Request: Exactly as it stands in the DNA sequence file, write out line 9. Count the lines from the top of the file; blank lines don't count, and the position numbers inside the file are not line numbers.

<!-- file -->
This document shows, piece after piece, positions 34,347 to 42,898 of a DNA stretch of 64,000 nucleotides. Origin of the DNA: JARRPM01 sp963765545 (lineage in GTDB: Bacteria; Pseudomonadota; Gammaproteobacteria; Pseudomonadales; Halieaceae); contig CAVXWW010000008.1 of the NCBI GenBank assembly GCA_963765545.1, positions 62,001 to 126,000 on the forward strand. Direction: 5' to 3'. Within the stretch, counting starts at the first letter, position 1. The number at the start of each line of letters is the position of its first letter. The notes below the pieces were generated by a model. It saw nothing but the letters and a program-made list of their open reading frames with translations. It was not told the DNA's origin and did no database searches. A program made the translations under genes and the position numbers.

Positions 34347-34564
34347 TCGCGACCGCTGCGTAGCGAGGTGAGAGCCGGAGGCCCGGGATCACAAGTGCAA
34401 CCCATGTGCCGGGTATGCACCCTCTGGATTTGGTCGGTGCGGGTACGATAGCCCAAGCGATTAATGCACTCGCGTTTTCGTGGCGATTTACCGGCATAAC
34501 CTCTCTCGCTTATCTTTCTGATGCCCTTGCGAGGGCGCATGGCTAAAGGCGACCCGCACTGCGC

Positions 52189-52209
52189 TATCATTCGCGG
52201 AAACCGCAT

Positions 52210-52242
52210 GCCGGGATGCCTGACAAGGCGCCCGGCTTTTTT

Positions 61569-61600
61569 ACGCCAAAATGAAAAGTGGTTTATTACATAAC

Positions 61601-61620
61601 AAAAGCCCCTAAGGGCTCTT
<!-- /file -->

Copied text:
Positions 52210-52242